Nanomedicine for liver cancer developed by Amrita researchers gets US, Australia patent
New Delhi: Researchers from the School of Nanosciences & Molecular Medicine at Amrita Vishwa Vidyapeetham have won a patent in the US and Australia for a novel nanomedicine that holds great promise for early detection and treatment of liver cirrhosis and liver tumor. The invention is the outcome of a research project funded by the Nanobiotechnology Taskforce of Dept. of Biotechnology, Govt. of India.
Dr. Shantikumar V Nair and Professor Dr Manzoor Koyakutty from Amrita School of Nanosciences & Molecular Medicine in Kochi led a team of four researchers – Dr. Anusha Ashokan, Dr Ida M Anna, Dr Vijay Harish, Dr. Badrinath Sridharan – to create a special type of nanomedicine that responds to radio wave signals sent from outside the body. Once the nanoparticles are injected into a tumor, they can be heated up using external, medically approved radio waves. Doctors can visualize the tumor using an MRI machine and burn it off in a controlled manner.
Amrita researchers have demonstrated that the novel technology can be used for early detection of liver cirrhosis and liver tumor, early-stage image-guided treatment of liver tumor using radio-frequency ablation therapy as well as labelling and tracking the movement of stem cells inside the body after stem-cell transplantation to assess how effective the therapy has been.
Said Dr. Manzoor Koyakutty, Professor, Amrita Centre for Nanosciences & Molecular Medicine: “We have made a unique nanomedicine that can be used for medical imaging, combined with drug delivery. Its particles are made of synthetically prepared calcium phosphate, a biomineral present in our bones. Generally, chemically prepared inorganic nanoparticles cause safety issues when used as nanomedicines. However, as a biomineral, calcium phosphate is biocompatible and biodegradable, hence totally safe for human use.”
He added: “We have engineered the nanoparticles by a process called ‘doping’ where a few hundred calcium atoms are replaced with Iron atoms. This makes the material ‘magnetic’ and thus its movement inside our body can be visualized with a device such as the MRI. By utilizing this property, we have demonstrated the early-stage detection of liver cirrhosis and liver tumor. In another study, we showed the therapeutic application of this nanomedicine in treating liver tumor by thermally ablating (burning) cancer cells by activating the nanoparticles using radio-frequency waves.”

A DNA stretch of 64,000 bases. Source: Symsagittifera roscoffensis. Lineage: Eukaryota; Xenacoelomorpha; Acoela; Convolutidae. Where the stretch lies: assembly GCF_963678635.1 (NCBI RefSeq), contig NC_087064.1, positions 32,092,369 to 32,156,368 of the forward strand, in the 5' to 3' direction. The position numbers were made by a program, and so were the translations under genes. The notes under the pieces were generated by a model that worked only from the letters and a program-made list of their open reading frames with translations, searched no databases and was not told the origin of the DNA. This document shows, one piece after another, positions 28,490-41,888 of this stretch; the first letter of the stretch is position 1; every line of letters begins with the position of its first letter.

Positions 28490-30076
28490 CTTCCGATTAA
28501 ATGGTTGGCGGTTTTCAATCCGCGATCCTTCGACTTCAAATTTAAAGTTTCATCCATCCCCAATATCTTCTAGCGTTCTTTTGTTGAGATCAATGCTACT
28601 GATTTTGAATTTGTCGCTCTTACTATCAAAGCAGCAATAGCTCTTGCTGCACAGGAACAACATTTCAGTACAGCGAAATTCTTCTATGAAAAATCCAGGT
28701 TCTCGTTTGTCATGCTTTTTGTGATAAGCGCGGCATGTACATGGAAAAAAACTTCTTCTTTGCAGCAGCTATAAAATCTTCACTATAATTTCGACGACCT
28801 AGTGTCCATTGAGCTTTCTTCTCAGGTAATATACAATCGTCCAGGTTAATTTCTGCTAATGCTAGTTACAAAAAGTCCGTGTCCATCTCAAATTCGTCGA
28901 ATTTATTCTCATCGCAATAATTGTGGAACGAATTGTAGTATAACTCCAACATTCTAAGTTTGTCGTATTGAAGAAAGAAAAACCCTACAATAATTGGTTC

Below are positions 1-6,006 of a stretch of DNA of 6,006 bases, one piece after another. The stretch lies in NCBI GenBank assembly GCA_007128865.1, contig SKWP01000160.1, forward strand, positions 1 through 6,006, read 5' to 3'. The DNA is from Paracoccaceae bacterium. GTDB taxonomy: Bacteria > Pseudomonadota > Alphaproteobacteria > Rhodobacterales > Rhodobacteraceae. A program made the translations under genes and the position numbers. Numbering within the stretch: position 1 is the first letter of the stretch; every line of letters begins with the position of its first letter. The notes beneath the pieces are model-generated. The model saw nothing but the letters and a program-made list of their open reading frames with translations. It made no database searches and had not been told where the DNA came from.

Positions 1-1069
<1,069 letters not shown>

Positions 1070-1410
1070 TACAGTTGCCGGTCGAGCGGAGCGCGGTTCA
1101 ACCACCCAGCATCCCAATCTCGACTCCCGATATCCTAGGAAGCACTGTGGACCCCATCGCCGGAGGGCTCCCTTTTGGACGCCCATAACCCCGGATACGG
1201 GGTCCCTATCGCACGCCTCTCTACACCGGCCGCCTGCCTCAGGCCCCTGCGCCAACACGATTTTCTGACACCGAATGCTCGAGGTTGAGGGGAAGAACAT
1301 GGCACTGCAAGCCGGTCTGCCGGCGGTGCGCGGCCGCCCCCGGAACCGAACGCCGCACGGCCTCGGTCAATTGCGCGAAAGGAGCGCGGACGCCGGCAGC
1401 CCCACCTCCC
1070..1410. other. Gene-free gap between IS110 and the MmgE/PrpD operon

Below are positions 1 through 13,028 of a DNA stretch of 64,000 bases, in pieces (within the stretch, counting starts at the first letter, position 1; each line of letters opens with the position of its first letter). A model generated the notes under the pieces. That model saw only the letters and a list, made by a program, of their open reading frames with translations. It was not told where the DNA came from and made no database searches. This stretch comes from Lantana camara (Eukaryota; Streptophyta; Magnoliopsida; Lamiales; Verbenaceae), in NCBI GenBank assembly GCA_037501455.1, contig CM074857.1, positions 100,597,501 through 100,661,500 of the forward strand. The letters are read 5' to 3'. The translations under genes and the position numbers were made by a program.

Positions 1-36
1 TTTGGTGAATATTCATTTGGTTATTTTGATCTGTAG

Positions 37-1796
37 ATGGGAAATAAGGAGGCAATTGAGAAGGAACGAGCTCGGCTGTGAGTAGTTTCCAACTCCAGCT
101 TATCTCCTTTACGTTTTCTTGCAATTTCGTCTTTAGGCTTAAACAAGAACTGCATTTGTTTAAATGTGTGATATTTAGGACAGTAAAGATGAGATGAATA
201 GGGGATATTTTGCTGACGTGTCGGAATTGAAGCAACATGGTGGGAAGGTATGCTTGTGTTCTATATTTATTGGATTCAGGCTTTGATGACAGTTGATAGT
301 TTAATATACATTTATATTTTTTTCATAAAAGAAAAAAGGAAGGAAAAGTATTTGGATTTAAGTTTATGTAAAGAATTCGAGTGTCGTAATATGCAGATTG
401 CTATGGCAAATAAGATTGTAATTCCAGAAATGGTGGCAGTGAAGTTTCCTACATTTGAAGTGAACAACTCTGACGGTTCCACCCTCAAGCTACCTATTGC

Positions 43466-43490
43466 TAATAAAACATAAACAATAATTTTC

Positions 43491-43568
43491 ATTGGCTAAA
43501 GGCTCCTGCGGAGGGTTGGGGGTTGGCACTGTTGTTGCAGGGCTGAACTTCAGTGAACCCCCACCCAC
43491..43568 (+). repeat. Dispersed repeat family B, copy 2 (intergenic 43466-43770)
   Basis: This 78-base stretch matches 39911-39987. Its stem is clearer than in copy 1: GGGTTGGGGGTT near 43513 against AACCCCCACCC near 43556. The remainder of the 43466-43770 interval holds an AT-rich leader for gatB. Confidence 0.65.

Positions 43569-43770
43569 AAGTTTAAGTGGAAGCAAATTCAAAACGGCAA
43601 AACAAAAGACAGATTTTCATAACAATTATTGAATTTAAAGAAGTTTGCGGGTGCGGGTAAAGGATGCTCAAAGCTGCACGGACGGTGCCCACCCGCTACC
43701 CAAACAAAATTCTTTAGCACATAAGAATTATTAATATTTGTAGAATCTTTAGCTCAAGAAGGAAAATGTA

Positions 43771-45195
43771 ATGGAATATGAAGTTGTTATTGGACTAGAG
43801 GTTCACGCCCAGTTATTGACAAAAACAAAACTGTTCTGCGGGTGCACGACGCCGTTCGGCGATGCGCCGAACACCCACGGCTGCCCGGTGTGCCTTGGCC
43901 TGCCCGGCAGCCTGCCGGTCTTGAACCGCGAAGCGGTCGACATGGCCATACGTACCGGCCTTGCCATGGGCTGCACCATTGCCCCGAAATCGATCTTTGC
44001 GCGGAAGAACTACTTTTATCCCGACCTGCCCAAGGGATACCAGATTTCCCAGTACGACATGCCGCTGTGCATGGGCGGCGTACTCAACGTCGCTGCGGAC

Talking about another application of the invention, Dr. Shantikumar V Nair, Dean of Amrita School of Nanosciences & Molecular Medicine said: “We labeled stem cells using these nanoparticles and demonstrated the possibility of tracking their movements in the brain using MRI, after stem-cell transplant therapy. At present, doctors cannot see the fate of stem cells after transplantation. But calcium phosphate nanoparticles can give magnetic contrast to the stem cells under MRI, such that we can visually estimate if the stem cells are migrating to the site of damage. This helps us understand if stem cell therapy has been effective or not for a patient.”
Dr. Shantikumar V Nair said that two critical features make the Amrita nano-medicine unique. “Firstly, it makes the nanomedicine imageable inside our body using medical-imaging modalities such as MRI. Secondly, we can activate these nanoparticles externally using radio-frequency waves. This enables us to see the precise location of the nanomedicine particles inside the body and externally activate them when they are exactly at the site of a disease like cancer. These features are not available in any other nanomedicine available today.”
He added: “We are currently investigating cancer-immunotherapy application potential of these nanoparticles with support of Biotechnology Industry Research Assistance Council (BIRAC) and an Indo-Swiss collaboration with Ludwig Cancer Research Institute, University of Lausanne, and University of Geneva, Switzerland. With support from the Dept. of Biotechnology, Govt. of India, we are now testing regulatory safety studies in large animal models. We expect to conduct human trials of the nanomedicine within the next one year.”